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Subcutaneous emphysema, pneumomediastinum and pneumothorax after laryngeal laser surgery

Sánchez-Etayo, G.; Ayuso, A.; Santos, P.; Tercero, F. J.; Luis, M.

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European Journal of Anaesthesiology: September 2003 - Volume 20 - Issue 9 - p 753-754
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A 59-yr-old male underwent laryngeal microsurgery with a carbon dioxide laser for extirpation of a polyp in the anterior commissure of the vocal cord and Reinke oedema in the right vocal cord. The patient had chronic bronchitis, arterial hypertension and obesity (body mass index 31.5 kg m−2); he had suffered periorbital emphysema following facial trauma some years before. On three occasions between 1987 and 1988, he had undergone resection for Reinke oedema. The electrocardiogram, non-invasive arterial pressure and pulse oximetry were monitored in the operating room. General anaesthesia was induced with propofol 2 mg kg−1, fentanyl 5 μkg−1 and rocuronium 0.6 mg kg−1. Laryngoscopy and intubation were carried out with a 7 mm orotracheal tube (Laser-Trach®; Kendall, Sheridan, Mansfield, USA) and the cuff was then filled with saline. The patient presented as grade II on the Cormack-Lehane scale and the trachea was intubated with no difficulty without the need for a rigid guide. The lungs were artificially ventilated conventionally with anaesthesia being maintained with sevoflurane 2% in oxygen and air (FiO2 = 0.4); end-tidal carbon dioxide concentration was measured, and muscular relaxation was monitored by accelerometry (Tof-Guard®; Organon Técnica, Boxtel, The Netherlands).

Correct placement of the suspension laryngoscopy was achieved on the fourth attempt by the surgeon. Moistened swabs were placed around the endotracheal tube cuff to shield it from the laser's energy and to protect the subglottic tissue. Excision of the anterior commissure polyp followed by elimination of the Reinke oedema in the right vocal cord was performed with a carbon dioxide laser. The procedure lasted 90 min. High pressures were not required during artificial ventilation and no untoward incidents were observed. On completion of surgery, the endotracheal tube was removed uneventfully and the patient recovered effective spontaneous ventilation. During the immediate postoperative period, the appearance of slight subcutaneous emphysema was observed in the anterior side of the neck progressing towards the eyelids. Respiration was normal, maintaining oxygen saturation of 97-98% with added oxygen via nasal spectacles at 21 breaths min−1. The emphysema progressively increased extending to all of the face, neck, thorax and extremities. Three hours after the endotracheal tube was removed, respiratory difficulty was reported, although oxygen saturation was maintained at 96% with a facemask. A chest radiograph showed large areas of subcutaneous emphysema, pneumomediastinum and a pneumothorax. The patient was sedated with propofol 2 mg kg−1 and a conventional laryngoscopy was performed before the administration of succinylcholine 1 mg kg−1 for endotracheal intubation with an 8 mm orotracheal tube. The intubation was without difficulty despite the cervical and facial emphysema. Bilateral pleural drains were inserted. After intubation, arterial blood-gas analysis showed a respiratory acidosis. After sedation, the patient developed a tendency to hypotension, which was controlled by a dopamine infusion 5 μg kg−1 min−1. The patient was transferred to the intensive care unit where artificial ventilation of the lungs was instituted. His airway was explored via a fibreoptic-bronchoscopy, which showed laceration towards the front of the trachea in the mucosa of the subglottic region at the level of the cricothyroid membrane. Artificial ventilation was discontinued and the tracheal tube was removed after 3 days; the generalized emphysema gradually reduced over the next few days; the pleural drains were removed 4 days after their insertion and the patient was discharged from hospital after 11 days.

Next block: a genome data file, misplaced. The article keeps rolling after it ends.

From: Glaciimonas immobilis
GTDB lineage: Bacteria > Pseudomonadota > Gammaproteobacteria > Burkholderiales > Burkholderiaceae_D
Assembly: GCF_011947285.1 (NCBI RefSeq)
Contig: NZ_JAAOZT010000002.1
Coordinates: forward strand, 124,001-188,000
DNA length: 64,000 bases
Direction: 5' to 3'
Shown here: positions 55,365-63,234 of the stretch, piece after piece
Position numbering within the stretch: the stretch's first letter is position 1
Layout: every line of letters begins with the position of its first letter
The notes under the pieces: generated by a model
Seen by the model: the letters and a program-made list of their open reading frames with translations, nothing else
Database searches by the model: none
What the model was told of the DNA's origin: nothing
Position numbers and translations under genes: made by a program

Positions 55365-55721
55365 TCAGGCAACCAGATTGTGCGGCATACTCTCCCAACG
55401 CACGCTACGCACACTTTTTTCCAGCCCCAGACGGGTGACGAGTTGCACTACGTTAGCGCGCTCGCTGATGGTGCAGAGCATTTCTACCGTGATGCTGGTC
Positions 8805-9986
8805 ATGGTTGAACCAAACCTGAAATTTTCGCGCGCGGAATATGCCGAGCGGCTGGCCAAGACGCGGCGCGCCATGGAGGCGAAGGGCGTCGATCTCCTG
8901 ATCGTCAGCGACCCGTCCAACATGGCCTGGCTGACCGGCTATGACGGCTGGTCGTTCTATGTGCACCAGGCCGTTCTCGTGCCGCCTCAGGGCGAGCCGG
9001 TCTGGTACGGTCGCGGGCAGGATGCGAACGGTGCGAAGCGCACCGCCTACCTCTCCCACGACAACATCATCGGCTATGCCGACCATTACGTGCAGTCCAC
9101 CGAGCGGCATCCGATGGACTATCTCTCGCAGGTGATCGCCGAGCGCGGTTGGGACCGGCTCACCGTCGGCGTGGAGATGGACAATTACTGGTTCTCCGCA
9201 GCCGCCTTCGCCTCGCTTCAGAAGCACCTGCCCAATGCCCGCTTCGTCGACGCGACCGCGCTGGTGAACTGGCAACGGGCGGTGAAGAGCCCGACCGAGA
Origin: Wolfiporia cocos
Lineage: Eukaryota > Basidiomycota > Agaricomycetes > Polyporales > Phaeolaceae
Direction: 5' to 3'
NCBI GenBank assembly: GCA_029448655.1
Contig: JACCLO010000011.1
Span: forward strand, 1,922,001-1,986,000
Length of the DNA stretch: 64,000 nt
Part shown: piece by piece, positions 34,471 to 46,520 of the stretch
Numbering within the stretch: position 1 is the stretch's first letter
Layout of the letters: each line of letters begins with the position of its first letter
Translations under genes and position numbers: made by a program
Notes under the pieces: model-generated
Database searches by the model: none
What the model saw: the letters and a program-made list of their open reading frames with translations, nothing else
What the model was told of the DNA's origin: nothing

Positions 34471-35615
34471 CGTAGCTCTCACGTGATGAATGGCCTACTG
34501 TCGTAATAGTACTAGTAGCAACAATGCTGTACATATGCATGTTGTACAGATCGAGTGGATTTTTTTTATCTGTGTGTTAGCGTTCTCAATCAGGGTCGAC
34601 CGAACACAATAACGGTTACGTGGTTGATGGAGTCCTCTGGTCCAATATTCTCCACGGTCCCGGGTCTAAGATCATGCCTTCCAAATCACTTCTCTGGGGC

The differential diagnosis of the subcutaneous emphysema included four possible causes: (a) alteration of the cutaneous barrier (in surgical procedures such as tracheostomy, dissection of the neck or external trauma), (b) alterations of the mucosal or cartilaginous barrier (intubation, endoscopic procedures, dental surgery, fracture of facial bones, thoracic drains, foreign bodies or neoplasms), (c) barotrauma (positive pressure ventilation, Valsalva manoeuvre, bronchial asthma, labour) or (d) bacterial infections with gas producing micro-organisms [1-7].